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Switching to a more demanding and successful commodity


Editor: Isn’t there a cognitive dissonance when in one paragraph the Ministry of Agriculture states that there is a glut in the banana/plantain market and in the next paragraph says it is hoping to increase local production? Wouldn’t one think that the natural reaction to a glut would be to switch focus to a commodity with more demand and higher profit?{{more}} Cocoa, coffee, and tea are profitably grown and processed on islands in the Caribbean with great success. The key is “grown and PROCESSED.” The successful marketers of the above products grow AND PROCESS — they make an end product: chocolate bars and cocoa, bags of roasted coffee, tea in cans or bags, ready to brew, eagerly purchased as specialty products by niche market consumers worldwide.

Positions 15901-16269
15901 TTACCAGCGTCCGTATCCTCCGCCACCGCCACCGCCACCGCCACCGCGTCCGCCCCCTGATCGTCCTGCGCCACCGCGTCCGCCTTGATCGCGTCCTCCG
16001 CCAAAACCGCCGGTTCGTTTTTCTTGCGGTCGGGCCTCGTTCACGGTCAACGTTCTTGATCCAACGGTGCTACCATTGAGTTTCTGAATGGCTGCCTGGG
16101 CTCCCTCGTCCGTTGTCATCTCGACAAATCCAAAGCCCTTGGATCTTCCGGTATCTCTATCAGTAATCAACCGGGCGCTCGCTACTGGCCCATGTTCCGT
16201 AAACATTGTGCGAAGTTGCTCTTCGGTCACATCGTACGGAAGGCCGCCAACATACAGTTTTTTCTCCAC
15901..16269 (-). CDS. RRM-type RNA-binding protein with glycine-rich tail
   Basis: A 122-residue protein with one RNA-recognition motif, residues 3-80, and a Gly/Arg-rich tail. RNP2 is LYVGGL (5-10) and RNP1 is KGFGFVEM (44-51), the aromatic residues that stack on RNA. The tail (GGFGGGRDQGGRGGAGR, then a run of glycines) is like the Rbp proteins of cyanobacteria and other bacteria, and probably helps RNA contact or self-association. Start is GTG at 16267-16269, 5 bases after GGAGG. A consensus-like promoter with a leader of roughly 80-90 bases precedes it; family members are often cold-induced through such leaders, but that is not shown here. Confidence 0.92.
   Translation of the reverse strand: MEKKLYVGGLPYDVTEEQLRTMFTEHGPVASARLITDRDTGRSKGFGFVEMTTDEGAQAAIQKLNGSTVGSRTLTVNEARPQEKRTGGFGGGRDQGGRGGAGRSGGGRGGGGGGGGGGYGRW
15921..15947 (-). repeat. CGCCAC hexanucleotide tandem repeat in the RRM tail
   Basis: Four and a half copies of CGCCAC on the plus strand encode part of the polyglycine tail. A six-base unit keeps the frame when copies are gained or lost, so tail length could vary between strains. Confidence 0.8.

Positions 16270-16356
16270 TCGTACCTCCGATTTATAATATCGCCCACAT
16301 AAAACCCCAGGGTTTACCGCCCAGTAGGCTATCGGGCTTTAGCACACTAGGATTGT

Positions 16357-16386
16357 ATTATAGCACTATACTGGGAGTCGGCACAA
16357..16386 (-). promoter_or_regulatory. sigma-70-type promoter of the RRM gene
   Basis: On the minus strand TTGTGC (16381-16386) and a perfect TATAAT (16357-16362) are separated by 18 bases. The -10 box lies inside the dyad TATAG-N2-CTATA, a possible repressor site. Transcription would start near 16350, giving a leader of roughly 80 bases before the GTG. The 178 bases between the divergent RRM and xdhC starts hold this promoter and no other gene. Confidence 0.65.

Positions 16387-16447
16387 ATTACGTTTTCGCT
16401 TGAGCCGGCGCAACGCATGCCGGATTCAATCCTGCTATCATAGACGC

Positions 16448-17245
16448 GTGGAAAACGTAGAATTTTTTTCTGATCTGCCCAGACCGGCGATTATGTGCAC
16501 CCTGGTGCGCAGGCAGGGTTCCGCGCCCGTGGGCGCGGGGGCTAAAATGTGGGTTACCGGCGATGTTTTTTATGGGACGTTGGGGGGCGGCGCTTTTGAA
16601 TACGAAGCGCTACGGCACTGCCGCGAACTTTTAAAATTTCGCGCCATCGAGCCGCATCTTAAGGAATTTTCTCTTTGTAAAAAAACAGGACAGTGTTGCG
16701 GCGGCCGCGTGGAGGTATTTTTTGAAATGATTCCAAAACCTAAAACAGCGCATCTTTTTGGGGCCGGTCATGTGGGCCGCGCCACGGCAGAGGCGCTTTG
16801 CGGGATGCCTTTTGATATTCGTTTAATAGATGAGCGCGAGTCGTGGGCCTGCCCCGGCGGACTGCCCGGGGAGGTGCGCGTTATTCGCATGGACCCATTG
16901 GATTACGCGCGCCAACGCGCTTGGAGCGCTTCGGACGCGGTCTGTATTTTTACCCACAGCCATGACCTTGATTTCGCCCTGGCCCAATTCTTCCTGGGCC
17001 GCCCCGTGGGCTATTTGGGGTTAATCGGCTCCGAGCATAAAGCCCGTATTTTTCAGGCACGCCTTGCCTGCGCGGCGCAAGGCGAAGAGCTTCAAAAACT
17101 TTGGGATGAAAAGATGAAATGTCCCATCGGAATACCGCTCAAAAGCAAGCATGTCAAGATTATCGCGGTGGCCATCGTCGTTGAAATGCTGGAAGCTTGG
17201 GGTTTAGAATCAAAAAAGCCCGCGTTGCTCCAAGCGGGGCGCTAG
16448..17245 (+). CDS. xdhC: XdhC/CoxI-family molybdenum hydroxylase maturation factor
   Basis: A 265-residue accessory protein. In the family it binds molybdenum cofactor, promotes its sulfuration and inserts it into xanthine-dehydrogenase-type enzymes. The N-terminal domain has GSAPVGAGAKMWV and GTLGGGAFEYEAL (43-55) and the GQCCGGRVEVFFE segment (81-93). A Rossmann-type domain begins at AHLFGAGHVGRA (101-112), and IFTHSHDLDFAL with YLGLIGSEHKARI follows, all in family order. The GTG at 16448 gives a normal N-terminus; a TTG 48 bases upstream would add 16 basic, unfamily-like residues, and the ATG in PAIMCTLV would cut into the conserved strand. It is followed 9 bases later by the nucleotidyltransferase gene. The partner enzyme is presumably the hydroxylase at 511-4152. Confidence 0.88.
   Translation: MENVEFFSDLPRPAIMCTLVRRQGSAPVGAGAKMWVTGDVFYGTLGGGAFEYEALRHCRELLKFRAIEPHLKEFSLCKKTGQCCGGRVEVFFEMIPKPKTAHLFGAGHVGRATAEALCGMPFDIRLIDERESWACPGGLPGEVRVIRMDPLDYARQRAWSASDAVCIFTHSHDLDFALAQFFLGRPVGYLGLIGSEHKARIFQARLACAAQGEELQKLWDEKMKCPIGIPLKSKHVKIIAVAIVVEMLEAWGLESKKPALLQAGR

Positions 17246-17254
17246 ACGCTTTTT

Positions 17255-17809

Fools pick and sell, to an off-island buyer, wet cocoa beans, coffee beans off the tree, tea leaves in gunny sacks. The countries making money from their agricultural sector grow, process, and turn out a finished product. The growers and field hands make money, the processor and packager employ workers who make money, and the local entrepreneur/manufacturer, who markets and exports the finished product, makes money.

The business environment that affords this is fostered by forward looking island governments, who are less concerned with demagoguery and more concerned with promoting real investment in enterprises that are sustainable and can provide employment for the existing workforce, agricultural and non-agricultural, with a minimum of training or retraining. It is not only doable; it has been and is being successfully done. Maybe the next Government…